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Category: Places We’ve Been

Places we have been.

Carlsbad, NM

Carlsbad, NM

As we started planning our trip back eastward, we looked at Lajitas near Big Bend. The problem we ran into was that the week we planned to be there was in the middle of spring break and we could only get a few consecutive days. That area was a bit out of the way to only have a few days so we decided to go to Carlsbad, NM instead. This turned out to be a good idea because March is a slow time for area activities including Carlsbad Caverns. In fact, crowds there are only 1/3 what they would be in the summer at about 2000 per day. We were told those numbers can be as low as 200 per day in January and February.

When we arrived at the Cavern, they offered two self-guided options both for the same price. On the web site it wasn’t clear but it looked like you had to pick one and then not see the other area. Actually, you can do both for the same price. We decided to start on the Natural Entrance Trail – an approximately a 1.25 mile hike down sometimes steep trails to 750 feet below the surface. An alternative to this is to take the elevator down but you would miss so much if you did. At the end of the trail you end up at the snack bar and elevator area where you can join the Big Room Trail which is another 1.25 miles. Where the first trail was a bit more confining than the big room, it’s all relative as the Natural Entrance Trail still goes through some very large areas of the cavern with very interesting things to see along the way. Once in the Big Room you really do get a sense of the size and grandeur of this treasure. We were told that 6 football fields would fit inside the Big Room. Unfortunately, pictures do not capture what it’s like to be in the Cavern. Due to low light levels I would have needed a tripod to capture many of the sights (they allow you to bring one but I didn’t ) so many of the pictures aren’t great. We were here many, many years ago with our kids for a vacation. It was so great to see it all again!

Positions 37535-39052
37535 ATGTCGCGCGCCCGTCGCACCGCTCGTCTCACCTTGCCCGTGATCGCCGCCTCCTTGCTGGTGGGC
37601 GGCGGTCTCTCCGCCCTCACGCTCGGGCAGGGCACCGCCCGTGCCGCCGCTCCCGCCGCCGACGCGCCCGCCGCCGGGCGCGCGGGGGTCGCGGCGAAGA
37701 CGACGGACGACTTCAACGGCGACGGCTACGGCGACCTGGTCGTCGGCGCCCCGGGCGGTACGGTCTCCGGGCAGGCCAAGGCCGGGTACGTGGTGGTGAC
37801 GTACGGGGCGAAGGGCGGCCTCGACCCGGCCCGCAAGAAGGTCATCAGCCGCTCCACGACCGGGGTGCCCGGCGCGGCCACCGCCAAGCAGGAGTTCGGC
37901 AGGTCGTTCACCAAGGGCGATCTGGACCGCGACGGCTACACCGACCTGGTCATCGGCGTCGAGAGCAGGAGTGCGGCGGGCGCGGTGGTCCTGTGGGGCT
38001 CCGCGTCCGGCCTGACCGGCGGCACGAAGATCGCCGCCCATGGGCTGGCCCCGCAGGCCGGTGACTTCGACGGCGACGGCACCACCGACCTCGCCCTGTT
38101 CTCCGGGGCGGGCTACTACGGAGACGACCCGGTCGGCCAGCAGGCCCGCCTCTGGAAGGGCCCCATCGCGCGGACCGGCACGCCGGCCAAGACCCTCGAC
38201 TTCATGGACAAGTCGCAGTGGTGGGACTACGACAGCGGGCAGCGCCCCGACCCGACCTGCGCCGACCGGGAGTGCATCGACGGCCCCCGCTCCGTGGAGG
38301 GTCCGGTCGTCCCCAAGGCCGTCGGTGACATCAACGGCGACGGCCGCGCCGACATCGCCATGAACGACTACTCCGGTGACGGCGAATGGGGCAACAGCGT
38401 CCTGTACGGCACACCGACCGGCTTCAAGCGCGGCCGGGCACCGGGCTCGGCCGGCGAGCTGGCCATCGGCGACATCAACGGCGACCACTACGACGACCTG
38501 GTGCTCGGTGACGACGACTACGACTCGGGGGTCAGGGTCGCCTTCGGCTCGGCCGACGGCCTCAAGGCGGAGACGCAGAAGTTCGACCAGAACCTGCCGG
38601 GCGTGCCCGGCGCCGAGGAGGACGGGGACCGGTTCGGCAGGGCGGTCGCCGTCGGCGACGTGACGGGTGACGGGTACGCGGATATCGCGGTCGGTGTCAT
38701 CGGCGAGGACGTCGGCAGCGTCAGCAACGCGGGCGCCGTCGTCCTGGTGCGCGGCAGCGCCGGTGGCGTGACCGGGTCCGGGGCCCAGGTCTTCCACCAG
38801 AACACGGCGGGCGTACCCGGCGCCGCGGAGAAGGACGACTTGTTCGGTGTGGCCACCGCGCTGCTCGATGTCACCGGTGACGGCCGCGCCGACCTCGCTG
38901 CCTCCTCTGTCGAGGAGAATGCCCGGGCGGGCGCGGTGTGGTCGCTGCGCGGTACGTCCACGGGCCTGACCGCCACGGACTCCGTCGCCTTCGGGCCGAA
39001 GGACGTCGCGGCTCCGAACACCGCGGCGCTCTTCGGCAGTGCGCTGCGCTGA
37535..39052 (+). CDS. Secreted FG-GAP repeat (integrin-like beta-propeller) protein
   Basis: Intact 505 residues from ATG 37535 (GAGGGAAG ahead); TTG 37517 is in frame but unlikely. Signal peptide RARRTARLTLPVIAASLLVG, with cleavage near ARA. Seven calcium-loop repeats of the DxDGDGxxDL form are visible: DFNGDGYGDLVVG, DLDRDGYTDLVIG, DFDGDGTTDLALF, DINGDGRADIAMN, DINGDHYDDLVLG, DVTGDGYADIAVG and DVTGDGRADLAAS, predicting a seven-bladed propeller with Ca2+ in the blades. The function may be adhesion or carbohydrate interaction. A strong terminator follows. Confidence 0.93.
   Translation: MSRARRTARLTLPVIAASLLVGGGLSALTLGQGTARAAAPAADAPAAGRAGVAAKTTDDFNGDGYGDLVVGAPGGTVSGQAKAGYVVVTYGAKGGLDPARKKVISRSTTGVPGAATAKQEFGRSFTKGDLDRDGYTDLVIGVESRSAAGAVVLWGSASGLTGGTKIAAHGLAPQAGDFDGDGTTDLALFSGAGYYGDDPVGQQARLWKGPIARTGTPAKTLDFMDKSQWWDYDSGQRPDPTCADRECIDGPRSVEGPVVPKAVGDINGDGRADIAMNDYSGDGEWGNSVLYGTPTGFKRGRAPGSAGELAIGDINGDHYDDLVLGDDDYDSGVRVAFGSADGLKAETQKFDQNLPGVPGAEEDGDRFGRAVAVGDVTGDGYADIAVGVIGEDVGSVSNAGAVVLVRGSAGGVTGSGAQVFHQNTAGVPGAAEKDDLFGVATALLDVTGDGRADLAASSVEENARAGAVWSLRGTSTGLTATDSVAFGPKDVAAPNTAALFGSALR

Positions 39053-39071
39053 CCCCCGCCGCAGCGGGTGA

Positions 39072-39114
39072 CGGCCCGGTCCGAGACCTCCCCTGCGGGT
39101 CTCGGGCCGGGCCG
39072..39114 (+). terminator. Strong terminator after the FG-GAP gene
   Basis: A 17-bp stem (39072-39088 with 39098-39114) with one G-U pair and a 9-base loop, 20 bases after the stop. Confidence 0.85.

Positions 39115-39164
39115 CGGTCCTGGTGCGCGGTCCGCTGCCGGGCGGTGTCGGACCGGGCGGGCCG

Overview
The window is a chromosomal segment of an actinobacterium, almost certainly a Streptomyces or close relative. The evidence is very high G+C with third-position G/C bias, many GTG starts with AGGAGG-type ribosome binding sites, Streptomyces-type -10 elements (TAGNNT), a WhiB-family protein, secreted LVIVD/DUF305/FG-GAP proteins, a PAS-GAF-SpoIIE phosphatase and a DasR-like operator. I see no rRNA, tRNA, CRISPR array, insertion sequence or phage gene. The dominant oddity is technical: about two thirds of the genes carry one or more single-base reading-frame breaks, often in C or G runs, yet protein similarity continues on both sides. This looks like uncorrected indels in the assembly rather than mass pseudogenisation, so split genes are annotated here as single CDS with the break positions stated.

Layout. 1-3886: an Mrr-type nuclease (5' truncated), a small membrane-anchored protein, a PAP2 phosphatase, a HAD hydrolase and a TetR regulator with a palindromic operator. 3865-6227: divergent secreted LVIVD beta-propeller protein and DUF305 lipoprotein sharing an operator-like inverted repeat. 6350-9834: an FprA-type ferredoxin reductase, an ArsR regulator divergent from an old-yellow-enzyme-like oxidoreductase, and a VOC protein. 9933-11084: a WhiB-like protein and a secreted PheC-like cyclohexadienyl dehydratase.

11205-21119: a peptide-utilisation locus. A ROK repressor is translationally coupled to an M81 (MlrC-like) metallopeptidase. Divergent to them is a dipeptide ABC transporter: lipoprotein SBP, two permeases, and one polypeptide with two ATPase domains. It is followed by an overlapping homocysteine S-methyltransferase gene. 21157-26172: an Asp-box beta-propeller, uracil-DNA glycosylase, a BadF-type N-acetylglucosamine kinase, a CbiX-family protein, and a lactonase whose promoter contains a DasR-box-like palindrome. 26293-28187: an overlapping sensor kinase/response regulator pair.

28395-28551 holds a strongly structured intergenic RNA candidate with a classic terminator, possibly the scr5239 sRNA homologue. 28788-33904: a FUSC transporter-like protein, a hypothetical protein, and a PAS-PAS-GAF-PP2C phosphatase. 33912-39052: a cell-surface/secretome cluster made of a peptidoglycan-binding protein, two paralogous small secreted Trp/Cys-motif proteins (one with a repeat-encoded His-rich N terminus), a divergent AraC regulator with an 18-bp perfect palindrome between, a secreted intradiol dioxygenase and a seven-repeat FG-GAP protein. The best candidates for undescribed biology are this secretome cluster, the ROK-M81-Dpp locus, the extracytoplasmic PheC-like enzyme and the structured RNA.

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El Paso, TX

El Paso, TX

We stayed in the Anthony/El Paso West KOA for three days while travelling East toward the Round Rock area. We also needed to get an annual Texas safety inspection for our RV on entry back into Texas and Uncle Bob’s Garage nearby was a convenient stop on the way to the park. We were surprised we didn’t find too many good RV parks in the area for our size rig but the KOA turned out to work well for us so we stayed for three nights. As with the past few places, windy weather and rain kept us from doing a lot but we did get in one pretty good day to see some sights.

Our first stop was at the U.S. Border Patrol Museum. Having already spent some time near the border with Mexico in New Mexico and Arizona and hearing first hand what people living in the area thought about the current border crisis, this museum provided additional context to the origins and history of the Border Patrol and it was free! We found out about not only the problems with people but also drugs being smuggled as well as learning about agents who have paid the ultimate price trying to protect our country. We also learned about some of the methods and technologies they use in doing their jobs. Later in the day we actually saw immigrants being taken into custody by border patrol in El Paso while we were driving along the Loop 375 Border Highway.

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Las Cruces, NM

Las Cruces, NM

We spent a week in Las Cruces in early March and enjoyed our stay in the Hacienda RV Resort in the heart of the city. We had THE BEST Mexican food at Nopalito Restaurant and have discovered yummy Prickly Pear Margaritas! We liked them so much we had to buy some Prickly Pear syrup so we could make our own.